Integrated and short peripheral catheter comparison
Background: Along with the challenges to strengthen patient safety in the use of short peripheral catheters (SPCs), various studies have been conducted in the past to explore differences between two main types of SPCs-integrated SPC (ISPC) and simple SPC (SSPC) in terms of clinical performance. The accumulated evidence from the literature lean toward the benefits of ISPC use in preventing complications leading to longer dwell time and more economical savings than SSPC use. The study aimed to compare ISPC and SSPC in terms of first-attempt successful insertions, number of attempts before successful insertion, perceived ease of insertion, dwell time, reinsertion rate, reasons for removal, and costs of supplies used for the insertions. Furthermore, it aimed to verify whether the previous results of referenced work in the use of ISPC were similar, and its use provided more foreseeable benefit for patient safety and cost-efficiency.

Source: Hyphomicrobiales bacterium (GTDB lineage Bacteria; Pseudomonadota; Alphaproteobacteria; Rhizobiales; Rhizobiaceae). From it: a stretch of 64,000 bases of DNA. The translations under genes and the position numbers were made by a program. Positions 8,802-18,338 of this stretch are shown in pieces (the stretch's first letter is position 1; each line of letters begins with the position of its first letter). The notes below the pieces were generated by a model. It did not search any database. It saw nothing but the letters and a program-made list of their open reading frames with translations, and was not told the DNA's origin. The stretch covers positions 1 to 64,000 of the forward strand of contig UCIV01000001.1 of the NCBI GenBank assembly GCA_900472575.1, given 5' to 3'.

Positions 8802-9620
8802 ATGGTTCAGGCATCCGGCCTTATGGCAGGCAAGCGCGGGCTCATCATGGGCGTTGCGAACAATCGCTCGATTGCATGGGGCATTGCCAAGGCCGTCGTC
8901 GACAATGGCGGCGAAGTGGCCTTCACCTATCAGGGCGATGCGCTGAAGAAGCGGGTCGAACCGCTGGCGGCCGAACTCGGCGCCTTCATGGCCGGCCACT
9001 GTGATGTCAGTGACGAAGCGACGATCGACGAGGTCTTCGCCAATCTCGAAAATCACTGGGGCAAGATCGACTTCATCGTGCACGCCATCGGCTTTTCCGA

Methods: This quasi-experimental study was conducted in a 650-bed tertiary academic medical center in the Philippines. Eligible participants were adult patients who were required SPC for at least 72 h by the physician. Using inferential statistics, comparisons were done among adult patients with integrated (n = 350) and simple (n = 350) SPC. Comparisons were also made according to insertion site and gauge of SPC.
Results: The successful first-attempt insertions did not vary significantly at around 80% in both groups (p = 0.428). No significant differences were found in terms of attempts before successful insertion (p = 0.677), dwell time (p = 0.144), reinsertions (p = 0.934), and reasons for removal (p = 0.424). Meanwhile, comparable differences were noted in terms of perceived ease of insertion (p < 0.001) and cost of supplies used during the insertions (p < 0.001).
Conclusion: ISPCs can yield the same results with that of SSPCs while being easier to use and less costly.
Cura JD. Comparing successful insertions, dwell time, reinsertions and the costs of supplies between integrated and simple short peripheral catheters. J Vasc Access. 2021 Nov 9:11297298211054893. doi: 10.1177/11297298211054893. Epub ahead of print. PMID: 34751057.